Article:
INDUSTRIAL DESIGN | The Mac Turns 25
HAPPY BELATED BIRTHDAY, MACINTOSH!
It took WIRED magazine to remind me of the passing of time: the Apple Macintosh turned 25 in 2009.
I guess I was an early adopter; Apple seems to have been part of my life for such a long time.
I can’t believe that back then I thought the above computer looked cool, but I guess compared to what else was available at the time, it was.
I’ve been using Macs for years. They just make sense to me (I hate it when an inferior product becomes the dominant one).
Having said that, Apple’s quality control isn’t what it used to be.
I believe that quality goods (the ones you’re willing to pay a premium for) should last — at least until you decide to upgrade or otherwise replace them. That’s not the case any more with Apple products.
Since they started offsourcing their manufacturing to China, I think there’s been a real decline in quality.
Here’s the iMac we purchased in 2007, fresh out its box:
I think that this (late-2006) version of the iMac is the quintessence of excellence in industrial design. It’s as pure as snow, and form definitely follows function. I loved this machine.
However, three months before its extended (i.e. “paid for”) warranty expired, so did the machine.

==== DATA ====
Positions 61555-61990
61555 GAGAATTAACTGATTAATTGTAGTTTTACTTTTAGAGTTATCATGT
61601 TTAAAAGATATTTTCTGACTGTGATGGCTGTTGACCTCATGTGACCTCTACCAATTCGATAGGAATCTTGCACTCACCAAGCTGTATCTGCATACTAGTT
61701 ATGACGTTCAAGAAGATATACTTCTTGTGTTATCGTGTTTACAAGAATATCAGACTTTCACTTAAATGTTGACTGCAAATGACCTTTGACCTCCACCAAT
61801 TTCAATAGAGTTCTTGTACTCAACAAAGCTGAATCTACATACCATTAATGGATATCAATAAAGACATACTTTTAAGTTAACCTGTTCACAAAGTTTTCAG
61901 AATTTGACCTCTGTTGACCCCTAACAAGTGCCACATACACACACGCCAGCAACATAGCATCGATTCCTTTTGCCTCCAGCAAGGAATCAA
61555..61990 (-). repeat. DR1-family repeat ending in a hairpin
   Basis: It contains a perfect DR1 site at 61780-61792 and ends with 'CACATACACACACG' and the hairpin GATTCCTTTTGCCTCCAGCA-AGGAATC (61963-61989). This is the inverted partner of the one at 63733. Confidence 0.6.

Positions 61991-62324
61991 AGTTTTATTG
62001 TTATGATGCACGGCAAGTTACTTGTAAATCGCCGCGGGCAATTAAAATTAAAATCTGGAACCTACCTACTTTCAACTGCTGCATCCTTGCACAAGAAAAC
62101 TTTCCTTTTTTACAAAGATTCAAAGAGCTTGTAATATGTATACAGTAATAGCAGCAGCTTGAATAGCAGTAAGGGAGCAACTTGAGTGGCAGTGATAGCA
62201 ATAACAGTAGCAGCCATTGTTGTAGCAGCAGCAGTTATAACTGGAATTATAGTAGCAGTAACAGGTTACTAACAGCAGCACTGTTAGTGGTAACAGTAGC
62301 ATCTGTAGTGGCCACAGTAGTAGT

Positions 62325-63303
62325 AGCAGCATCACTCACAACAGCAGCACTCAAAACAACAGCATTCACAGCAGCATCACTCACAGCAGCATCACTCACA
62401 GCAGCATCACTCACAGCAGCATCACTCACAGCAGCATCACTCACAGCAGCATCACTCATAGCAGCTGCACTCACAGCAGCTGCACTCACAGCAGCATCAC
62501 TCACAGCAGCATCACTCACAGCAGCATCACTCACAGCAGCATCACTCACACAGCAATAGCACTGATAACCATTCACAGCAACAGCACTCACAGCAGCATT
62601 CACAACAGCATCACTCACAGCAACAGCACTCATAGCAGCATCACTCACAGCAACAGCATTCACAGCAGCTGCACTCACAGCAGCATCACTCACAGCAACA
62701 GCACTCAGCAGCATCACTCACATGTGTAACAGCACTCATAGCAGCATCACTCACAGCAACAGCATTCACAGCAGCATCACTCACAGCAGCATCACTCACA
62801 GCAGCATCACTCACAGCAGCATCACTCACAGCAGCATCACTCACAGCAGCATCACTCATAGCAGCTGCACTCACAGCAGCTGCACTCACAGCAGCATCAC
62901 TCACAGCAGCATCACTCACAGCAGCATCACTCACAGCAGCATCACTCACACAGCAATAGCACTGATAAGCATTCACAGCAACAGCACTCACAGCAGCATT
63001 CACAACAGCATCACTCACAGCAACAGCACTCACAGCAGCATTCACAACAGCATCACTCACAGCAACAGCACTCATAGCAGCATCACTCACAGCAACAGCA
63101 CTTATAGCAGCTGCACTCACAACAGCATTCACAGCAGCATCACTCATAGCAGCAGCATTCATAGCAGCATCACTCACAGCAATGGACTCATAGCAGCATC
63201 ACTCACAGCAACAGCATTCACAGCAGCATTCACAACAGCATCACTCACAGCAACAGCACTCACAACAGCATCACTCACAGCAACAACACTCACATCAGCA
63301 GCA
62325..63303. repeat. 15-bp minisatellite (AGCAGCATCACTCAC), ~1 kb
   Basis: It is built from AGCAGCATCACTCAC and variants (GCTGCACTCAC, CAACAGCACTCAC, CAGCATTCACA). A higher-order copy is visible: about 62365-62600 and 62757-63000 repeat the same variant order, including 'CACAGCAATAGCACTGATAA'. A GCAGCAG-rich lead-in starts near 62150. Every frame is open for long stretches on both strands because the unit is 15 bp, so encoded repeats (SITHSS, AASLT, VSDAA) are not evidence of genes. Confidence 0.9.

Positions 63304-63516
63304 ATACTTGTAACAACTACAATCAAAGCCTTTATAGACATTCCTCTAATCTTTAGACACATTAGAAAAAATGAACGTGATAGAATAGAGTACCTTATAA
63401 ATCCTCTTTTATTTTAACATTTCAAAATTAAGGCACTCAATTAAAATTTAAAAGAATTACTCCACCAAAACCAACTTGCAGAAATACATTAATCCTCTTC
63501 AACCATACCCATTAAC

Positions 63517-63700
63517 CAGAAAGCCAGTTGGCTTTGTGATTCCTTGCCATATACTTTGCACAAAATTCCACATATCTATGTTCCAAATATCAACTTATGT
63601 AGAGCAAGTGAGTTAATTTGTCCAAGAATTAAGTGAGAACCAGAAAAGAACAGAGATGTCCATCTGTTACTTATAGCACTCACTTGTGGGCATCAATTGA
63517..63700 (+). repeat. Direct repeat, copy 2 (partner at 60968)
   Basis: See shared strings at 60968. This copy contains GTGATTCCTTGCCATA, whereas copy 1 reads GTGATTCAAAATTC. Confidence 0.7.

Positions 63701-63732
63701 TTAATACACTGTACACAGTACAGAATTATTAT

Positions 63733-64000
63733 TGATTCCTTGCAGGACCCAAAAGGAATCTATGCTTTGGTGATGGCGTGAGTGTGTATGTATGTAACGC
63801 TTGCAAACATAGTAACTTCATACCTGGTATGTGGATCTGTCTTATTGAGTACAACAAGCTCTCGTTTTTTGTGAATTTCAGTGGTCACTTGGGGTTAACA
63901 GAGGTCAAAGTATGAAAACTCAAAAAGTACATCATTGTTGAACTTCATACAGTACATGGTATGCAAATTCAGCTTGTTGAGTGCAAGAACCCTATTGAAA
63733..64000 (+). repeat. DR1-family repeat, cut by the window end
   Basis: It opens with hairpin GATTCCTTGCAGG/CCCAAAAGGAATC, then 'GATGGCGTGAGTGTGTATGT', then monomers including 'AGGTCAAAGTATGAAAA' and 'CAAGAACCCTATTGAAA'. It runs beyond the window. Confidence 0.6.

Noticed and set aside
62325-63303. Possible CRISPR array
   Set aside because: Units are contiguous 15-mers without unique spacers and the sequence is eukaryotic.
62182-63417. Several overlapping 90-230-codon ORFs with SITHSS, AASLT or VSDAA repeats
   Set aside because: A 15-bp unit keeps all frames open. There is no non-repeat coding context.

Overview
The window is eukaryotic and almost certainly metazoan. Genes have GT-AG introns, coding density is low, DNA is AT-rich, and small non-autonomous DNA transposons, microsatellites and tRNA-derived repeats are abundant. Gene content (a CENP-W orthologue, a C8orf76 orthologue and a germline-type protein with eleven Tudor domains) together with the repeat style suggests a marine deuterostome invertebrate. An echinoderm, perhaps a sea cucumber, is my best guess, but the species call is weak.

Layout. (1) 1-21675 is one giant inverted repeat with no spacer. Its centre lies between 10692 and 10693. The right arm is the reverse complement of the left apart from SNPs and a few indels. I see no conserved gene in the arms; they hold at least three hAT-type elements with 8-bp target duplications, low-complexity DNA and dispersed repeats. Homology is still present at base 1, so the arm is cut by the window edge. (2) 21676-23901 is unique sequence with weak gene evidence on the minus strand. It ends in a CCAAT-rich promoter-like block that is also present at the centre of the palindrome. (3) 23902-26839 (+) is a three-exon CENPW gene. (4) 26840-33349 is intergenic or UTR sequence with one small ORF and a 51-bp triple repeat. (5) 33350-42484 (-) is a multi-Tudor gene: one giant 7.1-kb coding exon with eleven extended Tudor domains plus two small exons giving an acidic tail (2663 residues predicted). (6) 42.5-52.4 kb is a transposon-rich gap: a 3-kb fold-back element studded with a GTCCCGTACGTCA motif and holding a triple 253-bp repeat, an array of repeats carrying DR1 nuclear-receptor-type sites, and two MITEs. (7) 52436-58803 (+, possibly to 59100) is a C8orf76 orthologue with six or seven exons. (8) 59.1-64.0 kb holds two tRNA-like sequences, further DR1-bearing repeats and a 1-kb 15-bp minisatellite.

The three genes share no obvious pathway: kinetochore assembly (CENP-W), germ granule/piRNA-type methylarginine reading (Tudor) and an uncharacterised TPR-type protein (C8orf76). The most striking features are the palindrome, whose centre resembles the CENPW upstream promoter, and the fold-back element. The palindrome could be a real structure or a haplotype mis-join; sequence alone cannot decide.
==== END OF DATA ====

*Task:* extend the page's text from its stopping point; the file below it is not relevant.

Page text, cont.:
I spent the better part of two months this past summer dealing with Apple. It stressed me out.
Eventually I got a replacement, but by then the design had changed to resemble a gigantic iPhone. Who wants a metallic front and a black plastic back? I’m still not convinced that the shiny screen is a great idea, either:
Anyway, in my dealings with the customer service reps at Apple, I accused them of producing machines that turn into e-waste before their time. I wish that quality was still part of the Apple cult. If Steve and his company were really concerned about the environment, they would build enduring machines; the company is now part of the planned obsolescence culture that has gripped our planet.
I continue to think that Apple has the best customer relations, but their products are little better than the rest of the junk filling our landfills (or being shipped to China for “recycling“).
FedExing our old machine back to Apple broke a little piece of my heart. I still miss its purity on our desk.
P.S. A word to the wise: if you don’t have a backup disc, you’re playing with fire. Please, please, for your own peace of mind, get a Time Capsule or some other gizmo to back up your files. You’ll never regret the decision to fork out the extra bucks. Trust me, I know.
RIDLEY SCOTT, WHO HAD JUST FINISHED BLADE RUNNER, DIRECTED APPLE’S “1984” COMMERCIAL FOR THE FIRST MACINTOSH (WEREN’T THE ’80s STRANGE?):
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- 2010/01/09 / 13:00